Sebastian Vettel’s Singapore win was his first victory in over a year, but many before him have suffered similarly — and returned to take championships
A familiar winning celebration was back on display after Vettel finally ended his win drought Photo: Motorsport Images
So, what’s it to be for Sebastian Vettel: Russian winter (it’s September, I know) or Indian summer?
He seemed subdued after his hopefully restorative Singapore Grand Prix victory – he knows better than anyone which way the wind is blowing at Ferrari – but surely must have been a happier man in private.
Given his chance by strategy, he grabbed it and this time he held it together. Though it was a soft win to many eyes – including those of Charles Leclerc – Vettel looked like a racer again.
Not only did his robust dealings with backmarkers hint strongly at the pressure he feels himself to be under, but it was also indicative of a willingness to step up to the challenge.
He doesn’t have to win in Sochi, but he mustn’t blink – as he didn’t under the bright lights of Singapore.
Plus, he’s been down before.
This wasn’t his coldest streak. From 2015 – after a fourth Singapore success in five seasons – he went 26 grands prix (553 days) without a win. It was 22 and 392 days this time.
It used to be that he couldn’t do anything but win – nine in a row securing a fourth consecutive world title in 2013 – but he knew then that those were exceptional, unrepeatable circumstances.
Didn’t he say as much on his car-to-pit?
Anyway, tripped by a change of formula, and too distracted to respond to new Red Bull team-mate Daniel Ricciardo’s ebullience, he went without in 2014.
So he’s seen all sides. And he’s still in there, swinging. Your money would have to be on Leclerc still – but it’s not over just yet.
Jack Brabham had a 2,149 day wait for victory champagne Photo: Motorsport Images
For example, Jack Brabham might have retired had Dan Gurney not flown the nest after 1965 in order to build his Eagles.
‘Black Jack’ hadn’t won a world championship GP since 1960 – the last of five consecutively that made him a double world champion – but, re-energised by a change of formula, and having ironed out some wrinkles with Brabham design partner Ron Tauranac, he went on a tear in 1966.
His victory in the French GP at Reims ended a 2,149-day wait. That’s how long it had taken him to undertake the 45 intervening starts.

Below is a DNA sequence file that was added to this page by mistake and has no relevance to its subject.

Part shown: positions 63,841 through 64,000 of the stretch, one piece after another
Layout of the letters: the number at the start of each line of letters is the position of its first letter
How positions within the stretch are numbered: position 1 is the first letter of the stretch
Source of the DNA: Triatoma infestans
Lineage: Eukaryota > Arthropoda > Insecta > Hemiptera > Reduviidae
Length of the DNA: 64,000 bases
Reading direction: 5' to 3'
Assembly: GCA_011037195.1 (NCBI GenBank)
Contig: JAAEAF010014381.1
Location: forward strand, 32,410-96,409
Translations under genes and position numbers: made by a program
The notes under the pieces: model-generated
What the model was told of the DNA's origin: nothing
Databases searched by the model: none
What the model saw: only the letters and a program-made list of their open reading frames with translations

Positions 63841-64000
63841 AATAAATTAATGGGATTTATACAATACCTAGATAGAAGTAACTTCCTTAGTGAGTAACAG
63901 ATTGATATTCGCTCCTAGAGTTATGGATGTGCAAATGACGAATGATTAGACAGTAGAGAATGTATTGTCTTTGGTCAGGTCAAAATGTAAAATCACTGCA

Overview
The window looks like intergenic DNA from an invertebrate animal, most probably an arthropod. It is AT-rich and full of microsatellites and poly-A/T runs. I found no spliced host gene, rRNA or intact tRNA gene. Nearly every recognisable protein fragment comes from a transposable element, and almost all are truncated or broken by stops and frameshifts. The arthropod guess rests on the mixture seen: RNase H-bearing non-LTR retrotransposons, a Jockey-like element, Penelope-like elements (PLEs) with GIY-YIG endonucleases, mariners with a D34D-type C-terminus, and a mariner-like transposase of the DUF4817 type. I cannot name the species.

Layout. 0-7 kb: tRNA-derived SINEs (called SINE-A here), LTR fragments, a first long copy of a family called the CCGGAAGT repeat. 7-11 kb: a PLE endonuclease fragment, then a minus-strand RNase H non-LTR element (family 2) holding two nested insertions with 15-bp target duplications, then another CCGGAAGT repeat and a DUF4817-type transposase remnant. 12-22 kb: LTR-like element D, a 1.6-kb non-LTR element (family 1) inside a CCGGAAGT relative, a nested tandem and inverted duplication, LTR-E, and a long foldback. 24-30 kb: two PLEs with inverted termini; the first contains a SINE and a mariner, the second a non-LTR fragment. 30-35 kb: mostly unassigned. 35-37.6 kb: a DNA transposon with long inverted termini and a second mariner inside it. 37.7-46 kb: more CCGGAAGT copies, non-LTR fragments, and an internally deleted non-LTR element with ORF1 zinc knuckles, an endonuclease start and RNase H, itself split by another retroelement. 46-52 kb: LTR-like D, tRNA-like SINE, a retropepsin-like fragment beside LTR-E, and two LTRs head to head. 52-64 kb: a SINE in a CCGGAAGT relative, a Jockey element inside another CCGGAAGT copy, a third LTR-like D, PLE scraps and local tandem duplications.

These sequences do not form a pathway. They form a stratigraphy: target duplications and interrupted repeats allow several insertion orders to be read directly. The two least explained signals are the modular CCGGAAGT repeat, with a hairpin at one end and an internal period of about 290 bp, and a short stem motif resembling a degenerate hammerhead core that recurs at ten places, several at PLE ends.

He won the next three, too – and a third world title.
Several world champions have to greater and lesser degrees, and at different stages of their careers, been through similar.
Mario Andretti started his first GP from pole and would go on to record victory in only his 10th attempt. Although his time and loyalties were divided – heart in Formula 1, head in Indycars – few would have predicted that it would be 2,059 days – albeit only 37 GP starts because of his circumstances – before this human dynamo scored a second.
That measured drive through Fuji’s puddles of 1976 completed his lifting of Lotus up by its bootstraps and set up his near miss of 1977 and world title of 1978.
Emerson Fittipaldi’s ‘gap year’ was less protracted but perhaps more concerning.
He’d won a GP at his fourth attempt, in 1970, only for 1971 – a season punctuated by a road accident – to descend into the doldrums, as Lotus, reeling from Jochen Rindt’s fatal accident, squandered its 72’s advantage.
For a young driver on so steep an upward trajectory – Fittipaldi had enrolled at Jim Russell’s school as an unknown as recently as 1969 – this was a disorientating loss of momentum.
It had been 575 days (13 GPs) since his more recent win – it felt longer – when he steamed past Stewart to take unshakeable control of the 1972 Spanish GP.
Four more victories would see the Brazilian become that year’s champion.
Fittipaldi would repeat the trick in Indycars. Nine years after retiring from F1 – and 13 since taking one for the family’s team – he would win the Indy 500 and Champ Car title in the same season. Motorsport’s greatest rejuvenation.